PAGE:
January 2017

Mastering the Vape Space: Don’t Be an Orphan

By Norm Bour

If you are one of the 7,000 to 9,000 e-liquid manufacturers out there, then this one’s for you. You probably fall into one of three categories:

  • You are a retail shop and you make your own liquid; hopefully not in your back room, but some of you know that you’re guilty of that. The bad news is that your days are numbered.
  • You may be a brand manufacturer of any size. You probably have your own facility and you may also make juice for others. Your days may be numbered

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 as well unless you have studied the regulations and are planning on putting major dollars into your process.

  • Or, you may be a contract manufacturer, making liquids for others and probably not selling your own branded products. If you plan to be here for the long term, then you have done your research and understand the rules of the game.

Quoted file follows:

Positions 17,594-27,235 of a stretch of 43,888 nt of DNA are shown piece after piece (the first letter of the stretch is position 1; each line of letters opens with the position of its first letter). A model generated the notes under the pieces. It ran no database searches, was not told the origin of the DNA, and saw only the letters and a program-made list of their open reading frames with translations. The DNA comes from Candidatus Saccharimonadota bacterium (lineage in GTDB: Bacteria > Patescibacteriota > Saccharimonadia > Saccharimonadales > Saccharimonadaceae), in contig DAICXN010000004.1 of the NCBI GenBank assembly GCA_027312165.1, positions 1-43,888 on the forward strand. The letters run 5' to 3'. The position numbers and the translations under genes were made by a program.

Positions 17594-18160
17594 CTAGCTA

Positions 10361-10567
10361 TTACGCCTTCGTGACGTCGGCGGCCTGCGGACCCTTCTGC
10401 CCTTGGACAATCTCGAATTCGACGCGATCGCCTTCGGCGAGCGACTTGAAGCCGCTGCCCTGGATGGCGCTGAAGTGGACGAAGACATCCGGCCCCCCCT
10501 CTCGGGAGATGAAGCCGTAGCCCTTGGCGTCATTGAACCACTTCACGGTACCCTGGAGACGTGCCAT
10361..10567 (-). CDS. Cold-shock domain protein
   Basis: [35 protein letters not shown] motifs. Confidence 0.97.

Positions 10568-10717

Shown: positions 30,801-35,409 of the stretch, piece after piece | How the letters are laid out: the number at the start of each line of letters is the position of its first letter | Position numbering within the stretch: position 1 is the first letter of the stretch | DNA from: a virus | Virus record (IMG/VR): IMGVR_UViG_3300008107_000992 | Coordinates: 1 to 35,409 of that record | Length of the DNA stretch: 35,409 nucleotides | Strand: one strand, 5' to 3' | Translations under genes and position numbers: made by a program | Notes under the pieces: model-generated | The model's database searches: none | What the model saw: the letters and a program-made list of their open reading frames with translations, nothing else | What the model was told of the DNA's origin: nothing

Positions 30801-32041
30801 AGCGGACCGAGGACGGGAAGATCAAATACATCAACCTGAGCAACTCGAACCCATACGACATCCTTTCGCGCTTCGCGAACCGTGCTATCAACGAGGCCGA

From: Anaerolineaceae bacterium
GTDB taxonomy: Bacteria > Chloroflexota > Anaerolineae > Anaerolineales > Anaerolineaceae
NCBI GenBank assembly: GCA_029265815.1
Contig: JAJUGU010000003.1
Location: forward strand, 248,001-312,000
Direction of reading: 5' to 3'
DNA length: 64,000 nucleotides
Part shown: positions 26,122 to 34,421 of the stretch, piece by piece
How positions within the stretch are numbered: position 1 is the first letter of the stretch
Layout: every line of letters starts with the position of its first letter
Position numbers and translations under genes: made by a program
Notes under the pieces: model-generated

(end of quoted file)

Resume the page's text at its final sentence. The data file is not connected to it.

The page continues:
On the other side of the table we have the customers, the liquid sellers, that fall into one of several categories as well. If you have a substantial market share and are getting your juice manufactured by option number three above, then you need to know your risks and options going forward. You do not want to become an orphan.

New year, new game

Until recently, all “manufacturers” of vapor products were required to submit brand information, including names and labels to the Food and Drug Administration (FDA).

That target date was December 31, but the FDA was not prepared for the onslaught of submissions! They moved that date out six months to June 30, 2017. Ironically, the ingredients list for “large manufacturers” grossing more than $5 million annually comes before then, on Feb. 8, 2017, but by the time you read this that may be postponed, too.